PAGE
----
Bristol City Council has received a £2.5 million grant from the European Investment Bank to set up an energy services company (Esco). The authority eventually hopes to secure around £70 million investment from the EIB to set up the company that it will own on behalf of Bristol citizens.

The authority’s aim is to generate income through energy savings and energy generation via thousands of microgeneration installations eligible for subsidies under the feed in tariff and renewable heat incentive schemes. The Esco may set up some small district heating schemes and could also become a Green Deal provider, offering city residents funding for energy efficiency measures.

“In practical terms this will lead to cheaper bills for thousands of residents,” said council leader Barbara Janke. “It will help generate up to 1,000 new jobs in the construction and environmental technologies sectors – many I hope going to local firms and employees. The investment programme should also attract much bigger investment in the city potentially up to £2 billion.”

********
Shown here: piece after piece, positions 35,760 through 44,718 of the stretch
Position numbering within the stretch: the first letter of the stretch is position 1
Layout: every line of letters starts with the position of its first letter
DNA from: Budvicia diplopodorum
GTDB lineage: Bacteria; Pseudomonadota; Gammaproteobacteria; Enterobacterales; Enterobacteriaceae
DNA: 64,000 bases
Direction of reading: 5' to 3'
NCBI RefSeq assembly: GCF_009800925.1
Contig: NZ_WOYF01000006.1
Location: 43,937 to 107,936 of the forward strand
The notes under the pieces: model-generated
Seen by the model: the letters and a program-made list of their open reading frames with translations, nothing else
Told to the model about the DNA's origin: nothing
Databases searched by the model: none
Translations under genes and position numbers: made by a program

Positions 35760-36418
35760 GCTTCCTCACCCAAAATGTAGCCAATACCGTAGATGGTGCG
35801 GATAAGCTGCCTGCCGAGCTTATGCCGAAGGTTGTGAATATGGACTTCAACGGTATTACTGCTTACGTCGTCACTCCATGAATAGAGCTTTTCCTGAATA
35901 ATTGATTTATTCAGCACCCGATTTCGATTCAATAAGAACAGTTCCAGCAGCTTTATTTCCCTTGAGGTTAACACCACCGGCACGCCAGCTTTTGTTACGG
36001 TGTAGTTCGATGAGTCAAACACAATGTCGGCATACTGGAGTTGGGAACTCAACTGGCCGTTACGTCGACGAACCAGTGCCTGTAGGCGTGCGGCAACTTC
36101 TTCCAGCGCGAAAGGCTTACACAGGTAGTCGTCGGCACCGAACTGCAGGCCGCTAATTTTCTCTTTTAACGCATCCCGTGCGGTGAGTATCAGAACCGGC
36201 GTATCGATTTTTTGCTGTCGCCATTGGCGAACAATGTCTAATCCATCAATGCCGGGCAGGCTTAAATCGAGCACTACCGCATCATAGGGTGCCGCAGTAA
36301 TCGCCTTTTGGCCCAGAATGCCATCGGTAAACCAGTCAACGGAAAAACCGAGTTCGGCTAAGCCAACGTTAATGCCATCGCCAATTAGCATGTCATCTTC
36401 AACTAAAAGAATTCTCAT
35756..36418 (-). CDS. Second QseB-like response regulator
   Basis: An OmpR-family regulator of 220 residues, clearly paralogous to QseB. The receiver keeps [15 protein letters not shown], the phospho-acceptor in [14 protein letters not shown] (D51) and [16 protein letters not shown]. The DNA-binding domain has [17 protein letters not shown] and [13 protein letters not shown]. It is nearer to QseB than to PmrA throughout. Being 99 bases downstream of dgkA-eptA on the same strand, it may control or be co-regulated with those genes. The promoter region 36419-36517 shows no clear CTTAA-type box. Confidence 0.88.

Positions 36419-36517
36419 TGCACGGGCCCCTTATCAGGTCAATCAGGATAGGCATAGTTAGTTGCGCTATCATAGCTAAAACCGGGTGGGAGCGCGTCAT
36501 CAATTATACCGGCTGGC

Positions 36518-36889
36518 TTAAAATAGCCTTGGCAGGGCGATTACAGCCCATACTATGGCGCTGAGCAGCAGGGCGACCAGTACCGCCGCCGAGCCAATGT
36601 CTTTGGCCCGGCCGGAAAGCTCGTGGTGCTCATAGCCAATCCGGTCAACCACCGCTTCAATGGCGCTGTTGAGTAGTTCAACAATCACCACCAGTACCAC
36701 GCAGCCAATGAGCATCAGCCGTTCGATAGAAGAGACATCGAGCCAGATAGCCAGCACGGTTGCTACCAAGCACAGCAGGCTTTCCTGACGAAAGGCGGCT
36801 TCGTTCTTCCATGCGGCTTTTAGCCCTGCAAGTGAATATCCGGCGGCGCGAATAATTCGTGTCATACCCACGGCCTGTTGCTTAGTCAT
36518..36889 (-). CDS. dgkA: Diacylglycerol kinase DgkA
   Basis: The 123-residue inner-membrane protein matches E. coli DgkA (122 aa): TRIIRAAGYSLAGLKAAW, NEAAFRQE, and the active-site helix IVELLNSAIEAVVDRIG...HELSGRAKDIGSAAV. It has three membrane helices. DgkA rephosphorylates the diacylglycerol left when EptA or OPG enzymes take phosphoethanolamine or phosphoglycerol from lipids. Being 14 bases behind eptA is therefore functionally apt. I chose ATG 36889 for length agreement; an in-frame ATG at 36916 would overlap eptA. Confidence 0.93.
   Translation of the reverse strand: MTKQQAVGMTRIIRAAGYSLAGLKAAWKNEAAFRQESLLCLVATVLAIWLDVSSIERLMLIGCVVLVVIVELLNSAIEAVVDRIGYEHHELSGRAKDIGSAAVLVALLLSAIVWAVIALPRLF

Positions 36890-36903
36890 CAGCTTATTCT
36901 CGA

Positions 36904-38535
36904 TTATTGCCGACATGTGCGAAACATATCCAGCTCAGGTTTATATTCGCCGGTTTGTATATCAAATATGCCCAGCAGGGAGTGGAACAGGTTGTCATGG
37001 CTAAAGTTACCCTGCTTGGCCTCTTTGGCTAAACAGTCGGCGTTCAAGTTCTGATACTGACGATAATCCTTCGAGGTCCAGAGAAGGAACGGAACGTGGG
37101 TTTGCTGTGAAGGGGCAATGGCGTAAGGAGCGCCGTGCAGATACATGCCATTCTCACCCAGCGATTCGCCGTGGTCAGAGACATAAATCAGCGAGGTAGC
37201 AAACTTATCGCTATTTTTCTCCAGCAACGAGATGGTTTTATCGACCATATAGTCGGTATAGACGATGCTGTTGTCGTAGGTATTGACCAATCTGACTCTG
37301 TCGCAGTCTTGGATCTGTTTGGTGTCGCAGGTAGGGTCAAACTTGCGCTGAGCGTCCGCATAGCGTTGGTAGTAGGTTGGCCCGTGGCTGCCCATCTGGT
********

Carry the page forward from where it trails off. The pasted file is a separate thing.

The finance was provided under the European Local Energy Assistance programme, with other UK cities seeking funds for similar projects.

“The European Investment Bank can confirm that it is currently in talks with authorities in two UK cities about specific ELENA projects where funding would be around EUR 3 million,” an EIB spokesman told Utility Week. “The Bank has also been approached by a number of cities and is at an early stage of evaluating potential funding opportunities.”

The EIB has signed contribution agreements with the European Commission for a total budget of EUR 49 million. The funds come from the Intelligent Energy Programme. Additional EUR 22 million have been earmarked by the commission under the 2012 budget. The bank said were no country specific allocations.